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13 January 2023

Written by Laetitia Thompson, Senior Digital Content Editor of the Centre for Accessibility Australia.

What an event this year’s Consumer Electronic Show (CES) turned out to be.

Taking place in Las Vegas in the first and second week of January, the biggest global tech event did not disappoint, with accessible innovations ranging from personal care to flexible screens and everything in between, that you can find out more about in our previous article about our top picks at CES 2023.

But it was Sony’s ‘Project Leonardo’ that will catch the eye of any gamer with disability, and I admit, my heart skipped a beat at seeing this announcement.

During their presentation, Sony announced a new accessibility controller kit for the PlayStation 5. Currently in development, this kit is completely customizable, allowing players to configure the controller in a way that works with their disability.

Image of the new PlayStation 5 adaptive game controller Black base in the shape of a frying pan, with white inter changable buttons that interconnect with the base arfe scattered around the outside and on top of the housing unit.

As a child of the 90s who was also an amputee, and the younger sibling (meaning I had to abide by the unbreakable, sacrosanct, golden, sibling rule of having to pick Luigi while my older brother played Mario during Nintendo sessions) I spent way too many hours happily playing with the trusty and much used N64 controller. But as gaming got more sophisticated and consoles fiddlier, I found myself in early gaming retirement. The latest bout of nostalgic releases in the past few years such as the Nintendo Switch had me wistfully following my friends on their treks catching Pokémon, and the closest I have been able to get to gaming recently is finding a new obsession in the Netflix original series Arcane.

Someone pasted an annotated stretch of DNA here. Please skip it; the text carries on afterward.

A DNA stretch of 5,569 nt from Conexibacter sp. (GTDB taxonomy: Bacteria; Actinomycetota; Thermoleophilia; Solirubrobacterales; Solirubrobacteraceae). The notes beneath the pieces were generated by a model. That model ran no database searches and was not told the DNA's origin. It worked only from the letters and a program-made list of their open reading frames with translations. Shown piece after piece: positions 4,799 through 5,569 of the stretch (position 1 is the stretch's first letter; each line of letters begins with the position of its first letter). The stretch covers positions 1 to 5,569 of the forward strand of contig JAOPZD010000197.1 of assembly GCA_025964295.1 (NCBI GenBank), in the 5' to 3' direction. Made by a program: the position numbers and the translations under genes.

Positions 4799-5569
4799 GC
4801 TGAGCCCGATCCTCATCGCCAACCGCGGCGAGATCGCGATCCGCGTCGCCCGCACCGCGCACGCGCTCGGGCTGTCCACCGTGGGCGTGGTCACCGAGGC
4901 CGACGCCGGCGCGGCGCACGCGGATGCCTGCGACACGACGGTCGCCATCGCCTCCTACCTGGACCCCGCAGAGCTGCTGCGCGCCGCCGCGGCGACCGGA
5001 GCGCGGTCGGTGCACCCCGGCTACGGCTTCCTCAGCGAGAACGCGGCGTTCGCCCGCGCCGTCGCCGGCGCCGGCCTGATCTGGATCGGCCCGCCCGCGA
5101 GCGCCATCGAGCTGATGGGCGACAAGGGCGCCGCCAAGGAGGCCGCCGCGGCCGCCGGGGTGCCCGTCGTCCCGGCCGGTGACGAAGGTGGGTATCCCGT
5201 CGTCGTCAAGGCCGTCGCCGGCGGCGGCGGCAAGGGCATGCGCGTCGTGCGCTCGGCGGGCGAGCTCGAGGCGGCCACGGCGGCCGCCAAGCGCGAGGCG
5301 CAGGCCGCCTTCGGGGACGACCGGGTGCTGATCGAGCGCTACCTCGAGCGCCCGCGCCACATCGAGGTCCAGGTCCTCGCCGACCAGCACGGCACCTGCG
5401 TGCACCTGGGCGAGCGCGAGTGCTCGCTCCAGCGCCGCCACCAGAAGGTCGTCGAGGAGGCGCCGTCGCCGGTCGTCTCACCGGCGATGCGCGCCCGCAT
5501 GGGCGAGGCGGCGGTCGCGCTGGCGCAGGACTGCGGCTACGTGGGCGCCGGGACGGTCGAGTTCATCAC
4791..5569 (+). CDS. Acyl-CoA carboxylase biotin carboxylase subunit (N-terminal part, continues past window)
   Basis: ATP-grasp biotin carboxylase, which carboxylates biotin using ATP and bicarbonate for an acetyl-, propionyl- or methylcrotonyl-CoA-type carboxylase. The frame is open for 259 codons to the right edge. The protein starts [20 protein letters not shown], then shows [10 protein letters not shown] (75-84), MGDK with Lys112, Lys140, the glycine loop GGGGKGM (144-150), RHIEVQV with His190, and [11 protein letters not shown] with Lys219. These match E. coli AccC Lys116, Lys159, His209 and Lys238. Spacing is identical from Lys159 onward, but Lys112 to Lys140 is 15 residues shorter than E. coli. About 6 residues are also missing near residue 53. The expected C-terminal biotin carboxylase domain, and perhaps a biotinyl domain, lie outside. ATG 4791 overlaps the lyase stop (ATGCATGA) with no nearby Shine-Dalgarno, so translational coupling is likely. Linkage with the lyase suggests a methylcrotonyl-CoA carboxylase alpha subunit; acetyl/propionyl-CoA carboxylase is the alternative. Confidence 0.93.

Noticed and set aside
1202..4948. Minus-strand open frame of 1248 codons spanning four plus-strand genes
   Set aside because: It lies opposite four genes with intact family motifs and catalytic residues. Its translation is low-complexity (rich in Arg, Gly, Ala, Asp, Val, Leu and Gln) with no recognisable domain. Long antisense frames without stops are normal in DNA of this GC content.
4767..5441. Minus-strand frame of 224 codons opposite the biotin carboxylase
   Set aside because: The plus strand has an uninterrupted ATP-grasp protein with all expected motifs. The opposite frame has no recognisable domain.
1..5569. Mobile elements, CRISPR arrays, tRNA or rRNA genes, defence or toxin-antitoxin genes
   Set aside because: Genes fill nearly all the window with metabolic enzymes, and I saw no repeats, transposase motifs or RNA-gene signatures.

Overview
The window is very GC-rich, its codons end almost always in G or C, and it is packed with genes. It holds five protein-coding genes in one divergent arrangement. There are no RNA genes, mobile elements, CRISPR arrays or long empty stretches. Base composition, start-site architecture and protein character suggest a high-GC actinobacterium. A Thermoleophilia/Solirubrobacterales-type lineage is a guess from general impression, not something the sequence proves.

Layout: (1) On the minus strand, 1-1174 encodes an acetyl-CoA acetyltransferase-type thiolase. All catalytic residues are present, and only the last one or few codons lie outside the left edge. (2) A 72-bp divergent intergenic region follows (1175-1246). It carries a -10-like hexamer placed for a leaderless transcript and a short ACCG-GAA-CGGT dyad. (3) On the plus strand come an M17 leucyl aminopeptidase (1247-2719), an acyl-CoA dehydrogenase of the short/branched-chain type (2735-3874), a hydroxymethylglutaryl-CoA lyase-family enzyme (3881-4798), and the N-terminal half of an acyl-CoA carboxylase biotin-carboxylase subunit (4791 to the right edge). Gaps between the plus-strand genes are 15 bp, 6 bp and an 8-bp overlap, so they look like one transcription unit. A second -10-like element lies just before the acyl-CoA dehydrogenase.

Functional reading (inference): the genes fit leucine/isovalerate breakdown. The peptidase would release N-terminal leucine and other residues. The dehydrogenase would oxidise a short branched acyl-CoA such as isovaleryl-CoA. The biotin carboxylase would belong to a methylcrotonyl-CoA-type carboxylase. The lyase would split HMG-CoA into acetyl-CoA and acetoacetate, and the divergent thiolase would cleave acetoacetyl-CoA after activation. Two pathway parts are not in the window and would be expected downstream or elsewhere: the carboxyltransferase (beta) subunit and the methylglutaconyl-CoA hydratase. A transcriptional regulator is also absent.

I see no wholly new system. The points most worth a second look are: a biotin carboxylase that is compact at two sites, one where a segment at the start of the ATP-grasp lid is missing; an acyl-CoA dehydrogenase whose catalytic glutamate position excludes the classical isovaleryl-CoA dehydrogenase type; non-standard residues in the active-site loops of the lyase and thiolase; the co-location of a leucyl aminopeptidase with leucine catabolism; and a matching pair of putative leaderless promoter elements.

Designed for people with limited motor control who find it difficult to hold a controller for lengthy periods, or to press tiny buttons at speed, players can utilize options such as changing the position of physical buttons and use button mapping to have any button do almost any supported function. Multiple functions can also be mapped to the same button and vice-versa.

The kit comes with a variety of buttons and analogue stick caps, but it also comes with 3.5mm inputs for added accessories, such as external switches.

Designed in collaboration with AbleGamers, Special Effect and Stack Up, Sony has done its work partnering with organisations who specialize in pursuing accessibility in the video game space.

With Xbox launching their Xbox Adaptive Controller a few years ago, it is good to see Sony starting to play catch-up. This makes my little Millennial heart happy.

No word yet on a specific release date, but who knows? Maybe it’ll be released around the time League of Legends finally drops on PS5. Maybe even in time for season 2 of Arcane. This amputee can dream.

For more info, please read the MSN’s article on ‘Project Leonardo’.